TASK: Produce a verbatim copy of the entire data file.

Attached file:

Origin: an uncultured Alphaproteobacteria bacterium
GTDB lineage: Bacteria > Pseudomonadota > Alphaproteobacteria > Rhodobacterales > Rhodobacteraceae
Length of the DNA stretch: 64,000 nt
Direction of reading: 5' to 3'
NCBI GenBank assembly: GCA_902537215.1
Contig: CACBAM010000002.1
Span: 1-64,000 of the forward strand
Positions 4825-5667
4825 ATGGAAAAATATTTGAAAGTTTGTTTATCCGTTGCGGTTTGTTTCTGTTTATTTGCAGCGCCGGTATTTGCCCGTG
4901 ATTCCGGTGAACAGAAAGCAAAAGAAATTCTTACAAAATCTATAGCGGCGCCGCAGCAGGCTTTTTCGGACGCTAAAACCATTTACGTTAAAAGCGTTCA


Origin: an uncultured Alphaproteobacteria bacterium
GTDB lineage: Bacteria > Pseudomonadota > Alphaproteobacteria > Rhodobacterales > Rhodobacteraceae
Length of the DNA stretch: 64,000 nt
Direction of reading: 5' to 3'
NCBI GenBank assembly: GCA_902537215.1
Contig: CACBAM010000002.1
Span: 1-64,000 of the forward strand
Positions 4825-5667
4825 ATGGAAAAATATTTGAAAGTTTGTTTATCCGTTGCGGTTTGTTTCTGTTTATTTGCAGCGCCGGTATTTGCCCGTG
4901 ATTCCGGTGAACAGAAAGCAAAAGAAATTCTTACAAAATCTATAGCGGCGCCGCAGCAGGCTTTTTCGGACGCTAAAACCATTTACGTTAAAAGCGTTCA